When I work with high-performing leaders, they often ask how they can accelerate their own leadership development curve, what they can do to improve. They have a strong desire to know the right approach, the best method, or the most effective way to accomplish more—ultimately so they can “win” by some metric.
On one hand, this attitude benefits their ambitions, but it can be a double-edged sword when the focus is solely on metric-based results or a single “right” approach. From an executive coach’s perspective, this is where working with high performers can start to become more complicated because there is so much more for the client to consider and understand. For instance, how have you shown up as a leader in similar situations? What’s your track record with driving change for yourself? How do you handle adversity? These are relevant questions for a coach to help you understand the adult development curve.
It also helps to work with the leader on what type of challenge he or she is facing. Is it a technical problem or adaptive challenge? And, most importantly, do you understand the difference?
Adaptive Challenge vs. Technical Problem
Technical problems have known solutions based on previous situations—it is just a matter of finding the data and learning the right approach. Adaptive challenges require new thinking, beliefs, approaches, and other considerations that basic technical solutions will not solve.
Adaptive challenges are more difficult to solve, and they often require you to challenge your own sense of how you view the world. Technical challenges might make you more competent in the way that you lead today, but they rarely push you outside your comfort zone. As a result, they rarely move you up any sort of leadership development curve. One of the biggest mistakes leaders make is trying to solve adaptive challenges with technical solutions. But they’re missing a major development opportunity right in front of their eyes.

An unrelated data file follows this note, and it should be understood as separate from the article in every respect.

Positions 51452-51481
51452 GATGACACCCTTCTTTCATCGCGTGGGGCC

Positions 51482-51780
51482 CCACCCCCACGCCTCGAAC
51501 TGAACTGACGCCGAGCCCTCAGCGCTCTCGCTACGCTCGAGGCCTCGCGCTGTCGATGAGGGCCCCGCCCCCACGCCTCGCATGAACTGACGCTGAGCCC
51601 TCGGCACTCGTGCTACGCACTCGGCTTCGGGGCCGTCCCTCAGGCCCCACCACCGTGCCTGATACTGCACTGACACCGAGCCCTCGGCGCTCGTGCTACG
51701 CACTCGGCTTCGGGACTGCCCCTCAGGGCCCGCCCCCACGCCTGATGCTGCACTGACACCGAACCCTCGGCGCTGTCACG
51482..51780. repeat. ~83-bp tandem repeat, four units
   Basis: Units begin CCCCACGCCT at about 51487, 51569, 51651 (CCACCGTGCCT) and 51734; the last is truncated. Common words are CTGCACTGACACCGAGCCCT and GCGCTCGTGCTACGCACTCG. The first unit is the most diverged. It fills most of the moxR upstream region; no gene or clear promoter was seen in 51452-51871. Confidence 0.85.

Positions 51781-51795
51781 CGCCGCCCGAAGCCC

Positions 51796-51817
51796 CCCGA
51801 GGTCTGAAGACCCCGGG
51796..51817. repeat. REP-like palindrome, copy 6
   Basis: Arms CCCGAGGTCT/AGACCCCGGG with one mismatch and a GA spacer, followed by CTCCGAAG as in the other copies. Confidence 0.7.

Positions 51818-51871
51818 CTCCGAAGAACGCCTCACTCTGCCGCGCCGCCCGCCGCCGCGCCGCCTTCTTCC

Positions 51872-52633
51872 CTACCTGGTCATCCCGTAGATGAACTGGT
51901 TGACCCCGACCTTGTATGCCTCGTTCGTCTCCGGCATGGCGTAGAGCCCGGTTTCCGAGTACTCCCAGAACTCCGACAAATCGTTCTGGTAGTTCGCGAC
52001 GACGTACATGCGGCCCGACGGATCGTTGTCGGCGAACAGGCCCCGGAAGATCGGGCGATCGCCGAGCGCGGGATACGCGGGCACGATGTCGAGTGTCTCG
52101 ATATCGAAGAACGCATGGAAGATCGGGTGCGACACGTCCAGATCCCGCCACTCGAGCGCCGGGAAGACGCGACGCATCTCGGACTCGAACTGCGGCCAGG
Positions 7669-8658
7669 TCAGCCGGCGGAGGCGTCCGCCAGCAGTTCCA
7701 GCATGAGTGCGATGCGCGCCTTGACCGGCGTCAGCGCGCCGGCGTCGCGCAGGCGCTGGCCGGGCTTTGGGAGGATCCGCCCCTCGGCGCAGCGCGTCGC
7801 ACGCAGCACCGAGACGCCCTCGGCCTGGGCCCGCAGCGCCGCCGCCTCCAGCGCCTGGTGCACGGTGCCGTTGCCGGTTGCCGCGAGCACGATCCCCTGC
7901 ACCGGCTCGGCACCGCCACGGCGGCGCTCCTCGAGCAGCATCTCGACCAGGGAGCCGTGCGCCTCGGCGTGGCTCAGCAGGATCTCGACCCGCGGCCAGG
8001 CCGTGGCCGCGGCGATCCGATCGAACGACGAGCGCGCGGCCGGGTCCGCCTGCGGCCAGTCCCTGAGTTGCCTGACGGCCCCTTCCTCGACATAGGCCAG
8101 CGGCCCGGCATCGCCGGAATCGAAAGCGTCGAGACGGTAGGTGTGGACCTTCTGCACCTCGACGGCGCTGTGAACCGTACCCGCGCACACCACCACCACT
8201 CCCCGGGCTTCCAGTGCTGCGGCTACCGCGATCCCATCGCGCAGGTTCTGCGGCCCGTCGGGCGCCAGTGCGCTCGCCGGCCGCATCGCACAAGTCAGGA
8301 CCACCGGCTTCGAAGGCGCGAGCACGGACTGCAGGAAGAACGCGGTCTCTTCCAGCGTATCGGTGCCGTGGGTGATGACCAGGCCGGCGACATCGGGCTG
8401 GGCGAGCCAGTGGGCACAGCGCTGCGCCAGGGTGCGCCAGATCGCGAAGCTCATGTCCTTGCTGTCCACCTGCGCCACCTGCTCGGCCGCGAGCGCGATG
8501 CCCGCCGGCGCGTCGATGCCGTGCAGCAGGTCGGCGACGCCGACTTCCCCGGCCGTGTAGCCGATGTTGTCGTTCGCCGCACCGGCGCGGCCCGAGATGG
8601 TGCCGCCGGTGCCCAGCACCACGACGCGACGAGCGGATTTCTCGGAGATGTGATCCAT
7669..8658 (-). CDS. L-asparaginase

Growth in the Journey
The inherent beauty that lies within an adaptive challenge is this: because there is no clear solution path, they are one of the best ways to accelerate leadership development. And, as a result, this process will be a longer, slower, more deliberate practice for leaders. While frustrating, the growth lies in the journey of solving the problem.
An adaptive challenge requires more of leaders; it requires you to think more broadly, looking for patterns and system trends that are not immediately obvious. The efficiency with which a “right” answer can be given to the question, “What should I do as a leader?” is fool’s gold at best.
Watching a leader work through an adaptive challenge is one of my very favorite things to do as a coach. It forces me to be more present with the leader through their ups, downs, frustrations, and celebrations. Value lies not in the answer I can give, but in the support and learning we can facilitate together through the challenge. This will allow you to emerge as a leader changed for the better, ready to look at additional adaptive challenges in a new way.
Ray Luther is the executive director of the Partnership for Coaching Excellence and Personal Leadership at the Kelley School of Business. To learn more about how you can achieve your leadership goals with coaching, please visit bit.ly/2ARMjhf.